Freshwater microcrustaceans of Hispaniola: new records and potential as biological control agents


  • Carla Olmo
  • Juan Rueda
  • María Altagracia Rodríguez-Sosa
  • Mikel Alexander González
  • Pedro María Alarcón Elbal Instituto de Medicina Tropical & Salud Global, Universidad Iberoamericana


Some species of freshwater microcrustaceans have been widely used for biological control of mosquito larval populations. These zooplankton communities play an important role against some species of mosquitoes by exerting competitive pressure or predation. However, zooplankters are scarcely studied in many Caribbean islands such as Hispaniola. The goal of this study was to improve the knowledge of these microcrustaceans in order to better understand the biodiversity and ecology of this Antillean Island. Samples of zooplankton were taken from 28 ponds in the northern Dominican Republic during 2020. The total richness of microcrustaceans was 25 species, comprising 17 copepods and 8 cladocerans. Most of the collected species were previously described for the island, and some of them are registered as potential biological controllers of mosquito larvae populations. Five genera (including 6 species) of microcrustaceans that inhabit the ponds are recorded for the first time for Hispaniola: Simocephalus Schoedler, 1858; Pleuroxus Baird, 1853; Ilyocryptus G.O. Sars, 1861; Apocyclops Lindberg, 1942; and Diacyclops Kiefer, 1927. Here, we discuss these new findings in relation to the competitive and/or predatory potential of these species against mosquito larvae. The present study improves the knowledge of biodiversity in ponds in the Dominican Republic.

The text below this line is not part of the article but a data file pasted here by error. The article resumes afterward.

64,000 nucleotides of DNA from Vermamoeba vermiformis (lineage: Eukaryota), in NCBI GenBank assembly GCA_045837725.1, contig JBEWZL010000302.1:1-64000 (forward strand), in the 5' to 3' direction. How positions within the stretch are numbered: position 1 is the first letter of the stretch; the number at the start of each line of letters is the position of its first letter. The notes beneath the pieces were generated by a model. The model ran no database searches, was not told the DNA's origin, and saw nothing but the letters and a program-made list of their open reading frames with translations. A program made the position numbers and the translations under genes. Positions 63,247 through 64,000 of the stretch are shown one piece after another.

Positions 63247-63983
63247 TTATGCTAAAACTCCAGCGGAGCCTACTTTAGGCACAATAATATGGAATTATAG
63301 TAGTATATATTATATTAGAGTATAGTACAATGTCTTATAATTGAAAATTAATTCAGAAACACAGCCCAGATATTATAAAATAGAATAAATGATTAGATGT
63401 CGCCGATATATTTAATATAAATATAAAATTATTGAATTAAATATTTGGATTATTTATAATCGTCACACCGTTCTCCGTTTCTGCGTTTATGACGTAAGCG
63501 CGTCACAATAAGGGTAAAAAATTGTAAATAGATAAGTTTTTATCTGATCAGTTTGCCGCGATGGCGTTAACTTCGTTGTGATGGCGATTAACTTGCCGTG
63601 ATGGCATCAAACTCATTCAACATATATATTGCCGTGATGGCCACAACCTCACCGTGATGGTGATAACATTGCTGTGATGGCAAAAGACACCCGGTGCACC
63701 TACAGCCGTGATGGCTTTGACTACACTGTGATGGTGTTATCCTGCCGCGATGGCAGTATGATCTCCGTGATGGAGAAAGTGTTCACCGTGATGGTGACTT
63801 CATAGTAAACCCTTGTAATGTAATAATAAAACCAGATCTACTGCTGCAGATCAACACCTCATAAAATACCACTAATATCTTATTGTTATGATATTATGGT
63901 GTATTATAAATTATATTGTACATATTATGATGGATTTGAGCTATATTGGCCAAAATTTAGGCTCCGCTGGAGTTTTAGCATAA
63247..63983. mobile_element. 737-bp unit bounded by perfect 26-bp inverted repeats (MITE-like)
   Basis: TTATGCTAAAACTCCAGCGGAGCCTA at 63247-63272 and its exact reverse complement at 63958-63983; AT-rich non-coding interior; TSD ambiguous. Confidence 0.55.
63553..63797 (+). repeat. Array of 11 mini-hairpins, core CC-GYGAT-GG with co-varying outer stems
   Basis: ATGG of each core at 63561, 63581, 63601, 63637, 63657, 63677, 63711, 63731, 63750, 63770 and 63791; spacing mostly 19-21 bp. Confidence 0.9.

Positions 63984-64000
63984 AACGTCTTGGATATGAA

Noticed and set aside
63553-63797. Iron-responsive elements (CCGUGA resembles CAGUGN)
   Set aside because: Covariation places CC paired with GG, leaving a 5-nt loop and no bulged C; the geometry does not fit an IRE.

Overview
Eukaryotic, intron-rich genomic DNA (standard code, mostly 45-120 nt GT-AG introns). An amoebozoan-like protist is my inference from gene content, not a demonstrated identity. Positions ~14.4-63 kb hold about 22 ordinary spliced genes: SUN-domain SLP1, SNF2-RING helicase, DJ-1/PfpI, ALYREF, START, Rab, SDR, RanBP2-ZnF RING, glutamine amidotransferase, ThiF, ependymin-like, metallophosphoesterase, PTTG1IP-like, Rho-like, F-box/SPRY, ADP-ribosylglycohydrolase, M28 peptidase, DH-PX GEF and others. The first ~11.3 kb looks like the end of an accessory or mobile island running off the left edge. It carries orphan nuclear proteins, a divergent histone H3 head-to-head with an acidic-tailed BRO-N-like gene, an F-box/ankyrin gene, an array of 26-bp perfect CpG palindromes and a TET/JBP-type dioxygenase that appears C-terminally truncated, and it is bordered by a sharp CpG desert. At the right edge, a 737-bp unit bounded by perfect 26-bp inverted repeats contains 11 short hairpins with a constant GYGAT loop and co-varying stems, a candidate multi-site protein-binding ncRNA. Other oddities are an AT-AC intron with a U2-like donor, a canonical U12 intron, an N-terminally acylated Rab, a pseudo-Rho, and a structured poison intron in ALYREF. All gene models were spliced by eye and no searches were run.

Research Paper